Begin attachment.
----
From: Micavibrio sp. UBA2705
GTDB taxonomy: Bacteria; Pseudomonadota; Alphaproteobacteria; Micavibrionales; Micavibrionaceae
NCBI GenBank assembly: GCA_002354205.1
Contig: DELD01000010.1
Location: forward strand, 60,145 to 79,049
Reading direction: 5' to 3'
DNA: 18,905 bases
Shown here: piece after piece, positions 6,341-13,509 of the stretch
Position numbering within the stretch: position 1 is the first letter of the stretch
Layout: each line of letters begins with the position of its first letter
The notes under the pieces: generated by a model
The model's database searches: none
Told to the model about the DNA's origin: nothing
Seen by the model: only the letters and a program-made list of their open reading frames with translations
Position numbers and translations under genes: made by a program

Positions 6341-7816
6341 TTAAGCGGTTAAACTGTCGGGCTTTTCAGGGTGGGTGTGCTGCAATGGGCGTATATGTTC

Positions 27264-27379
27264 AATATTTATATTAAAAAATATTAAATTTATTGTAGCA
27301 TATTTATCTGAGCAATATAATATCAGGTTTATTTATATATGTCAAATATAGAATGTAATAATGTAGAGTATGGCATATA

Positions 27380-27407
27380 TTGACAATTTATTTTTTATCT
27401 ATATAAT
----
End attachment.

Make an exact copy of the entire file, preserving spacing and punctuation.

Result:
From: Micavibrio sp. UBA2705
GTDB taxonomy: Bacteria; Pseudomonadota; Alphaproteobacteria; Micavibrionales; Micavibrionaceae
NCBI GenBank assembly: GCA_002354205.1
Contig: DELD01000010.1
Location: forward strand, 60,145 to 79,049
Reading direction: 5' to 3'
DNA: 18,905 bases
Shown here: piece after piece, positions 6,341-13,509 of the stretch
Position numbering within the stretch: position 1 is the first letter of the stretch
Layout: each line of letters begins with the position of its first letter
The notes under the pieces: generated by a model
The model's database searches: none
Told to the model about the DNA's origin: nothing
Seen by the model: only the letters and a program-made list of their open reading frames with translations
Position numbers and translations under genes: made by a program

Positions 6341-7816
6341 TTAAGCGGTTAAACTGTCGGGCTTTTCAGGGTGGGTGTGCTGCAATGGGCGTATATGTTC

Positions 27264-27379
27264 AATATTTATATTAAAAAATATTAAATTTATTGTAGCA
27301 TATTTATCTGAGCAATATAATATCAGGTTTATTTATATATGTCAAATATAGAATGTAATAATGTAGAGTATGGCATATA

Positions 27380-27407
27380 TTGACAATTTATTTTTTATCT
27401 ATATAAT